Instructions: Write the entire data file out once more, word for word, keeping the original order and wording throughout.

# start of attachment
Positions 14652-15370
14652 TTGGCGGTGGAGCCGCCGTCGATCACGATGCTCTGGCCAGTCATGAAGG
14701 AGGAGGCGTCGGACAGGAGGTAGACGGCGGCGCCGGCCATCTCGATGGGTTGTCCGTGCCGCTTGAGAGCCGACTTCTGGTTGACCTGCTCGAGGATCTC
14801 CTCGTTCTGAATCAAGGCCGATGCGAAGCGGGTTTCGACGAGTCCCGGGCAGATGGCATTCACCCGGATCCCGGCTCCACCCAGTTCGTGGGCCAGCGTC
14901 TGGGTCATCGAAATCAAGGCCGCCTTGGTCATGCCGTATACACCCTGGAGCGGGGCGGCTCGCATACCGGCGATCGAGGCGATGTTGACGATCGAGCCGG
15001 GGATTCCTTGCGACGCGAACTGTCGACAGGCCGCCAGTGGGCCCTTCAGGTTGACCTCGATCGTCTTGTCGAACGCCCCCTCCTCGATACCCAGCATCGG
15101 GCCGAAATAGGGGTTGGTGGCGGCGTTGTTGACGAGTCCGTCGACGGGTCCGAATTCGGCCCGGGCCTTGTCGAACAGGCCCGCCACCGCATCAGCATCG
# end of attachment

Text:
Positions 14652-15370
14652 TTGGCGGTGGAGCCGCCGTCGATCACGATGCTCTGGCCAGTCATGAAGG
14701 AGGAGGCGTCGGACAGGAGGTAGACGGCGGCGCCGGCCATCTCGATGGGTTGTCCGTGCCGCTTGAGAGCCGACTTCTGGTTGACCTGCTCGAGGATCTC
14801 CTCGTTCTGAATCAAGGCCGATGCGAAGCGGGTTTCGACGAGTCCCGGGCAGATGGCATTCACCCGGATCCCGGCTCCACCCAGTTCGTGGGCCAGCGTC
14901 TGGGTCATCGAAATCAAGGCCGCCTTGGTCATGCCGTATACACCCTGGAGCGGGGCGGCTCGCATACCGGCGATCGAGGCGATGTTGACGATCGAGCCGG
15001 GGATTCCTTGCGACGCGAACTGTCGACAGGCCGCCAGTGGGCCCTTCAGGTTGACCTCGATCGTCTTGTCGAACGCCCCCTCCTCGATACCCAGCATCGG
15101 GCCGAAATAGGGGTTGGTGGCGGCGTTGTTGACGAGTCCGTCGACGGGTCCGAATTCGGCCCGGGCCTTGTCGAACAGGCCCGCCACCGCATCAGCATCG